urpose is necessarily something that benefits others more than it benefits you. What you get from purpose is fulfillment. What others get from the deployment of your purpose is its impact on their lives. What you get from it is the benefit of personal growth and development, joy and the sense of significance that you were born to do something of value and you did it. Then comes change in your life either before you set your foot on the path of purpose or before you do so.
Change has pretty much very many effects on our lives. Some of those effects are immediately negative and that is why we do not want to go through it. Nevertheless, later on, the impact that change has in our lives could be positive if we were patient enough to harness it. We have seen that the following things can happen when change takes place, and for each, we have seen that they can lead you to your purpose:
I have always said that purpose is driven by two major emotions: Anger and compassion. Those two emotions balance each other. Compassion is the pain that you feel for people that your purpose helps to alleviate. Anger is the emotion you feel for the perpetrators of whatever it is that is negatively affecting those that you have been sent to deliver.
So if you are all OK and not going through any change, chances are that these two emotions will not necessarily catch up with you while you are playing golf or watching TV (nothing wrong with those). The point is that change, especially one that makes you identify with the problems of your audience will almost always create a level of understanding their pain. This creates in your a bout of compassion that propels you to reach out to your cove or treasure trove of purpose and do something about it.
Each person that you can identify in life that has led a full life of purpose will almost always have operated from either anger or compassion. Sounds weird but it’s true. It was said of Jesus Christ, “The zeal for my house has consumed me”. That was immediately after he flogged people and chased them out of church. There will always be a balance between the zeal and compassion of a deliverer. Change is smack in the middle of making sure that the compassion is developed.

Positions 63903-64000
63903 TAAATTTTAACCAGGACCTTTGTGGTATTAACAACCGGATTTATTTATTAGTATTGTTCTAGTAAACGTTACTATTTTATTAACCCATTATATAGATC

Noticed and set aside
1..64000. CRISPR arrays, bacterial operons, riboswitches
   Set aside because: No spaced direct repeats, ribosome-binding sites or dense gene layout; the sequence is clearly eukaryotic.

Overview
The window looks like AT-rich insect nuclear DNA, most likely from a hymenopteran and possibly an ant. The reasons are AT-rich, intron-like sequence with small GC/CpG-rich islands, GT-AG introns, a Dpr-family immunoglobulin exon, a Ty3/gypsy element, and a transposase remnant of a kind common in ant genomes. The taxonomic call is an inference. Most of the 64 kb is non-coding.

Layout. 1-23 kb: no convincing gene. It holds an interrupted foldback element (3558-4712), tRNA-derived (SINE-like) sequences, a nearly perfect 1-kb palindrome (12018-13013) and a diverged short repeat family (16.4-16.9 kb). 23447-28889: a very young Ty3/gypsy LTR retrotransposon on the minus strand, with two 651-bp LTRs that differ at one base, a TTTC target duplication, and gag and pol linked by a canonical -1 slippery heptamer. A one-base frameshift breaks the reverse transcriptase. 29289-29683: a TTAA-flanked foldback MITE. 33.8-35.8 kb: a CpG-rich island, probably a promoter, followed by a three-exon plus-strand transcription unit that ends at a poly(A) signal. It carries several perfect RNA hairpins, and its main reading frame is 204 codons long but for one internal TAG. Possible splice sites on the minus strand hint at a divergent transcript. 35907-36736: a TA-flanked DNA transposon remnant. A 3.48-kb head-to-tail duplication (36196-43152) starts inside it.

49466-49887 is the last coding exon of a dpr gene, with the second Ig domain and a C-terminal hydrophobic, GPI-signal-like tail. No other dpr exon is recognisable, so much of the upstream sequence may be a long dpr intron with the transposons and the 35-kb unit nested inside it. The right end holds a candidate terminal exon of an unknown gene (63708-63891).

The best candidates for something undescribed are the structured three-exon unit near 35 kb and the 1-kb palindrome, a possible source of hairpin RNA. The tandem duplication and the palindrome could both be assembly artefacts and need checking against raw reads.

I need you to sit back and reflect a little bit. Can you remember a time where you went through change that affected you tremendously? Can you remember the helplessness you were in? Can you remember someone coming through for you? Do you remember ever promising yourself to do something in return for them or to find someone else who will be going through your challenge and help them out?
You see, when you are acquainted with pain, you have first hand experience and you are able to understand how it feels. Therefore, to be able to connect to your purpose, either be very keen when change comes and see what level of compassion is being placed in your heart, or think back and reflect of what happened and see what level of compassion was there in the first place.
Having a different outlook for change can help us leverage its vast deposits of treasure that it brings. One of those treasures is the connection to our purpose. However, when we approach change from a fighting perspective, we tend to lose what positives that it comes with. Napoleon Hill said that every adversity comes with it a seed of equal or ever greater benefit. Next time change is in the offing, try to look at it from the angle of getting you closer to what your purpose in life is.
In order to do that, you need to gauge your level of emotions. The raw emotions that come out of you when going through change would probably never come to the fore without the change taking place. So be keen to curate those emotions. They are not useless. You life has been rid, probably, of the clutter that covers it and now it is nearly authentic. Those emotions are not useless. The compassion that comes out is not useless. The anger that ensues is also not useless. If you and I are keen enough, we could use the changes that we go through in life to ever get closer to our purpose.
We shall continue with these thoughts in the next article.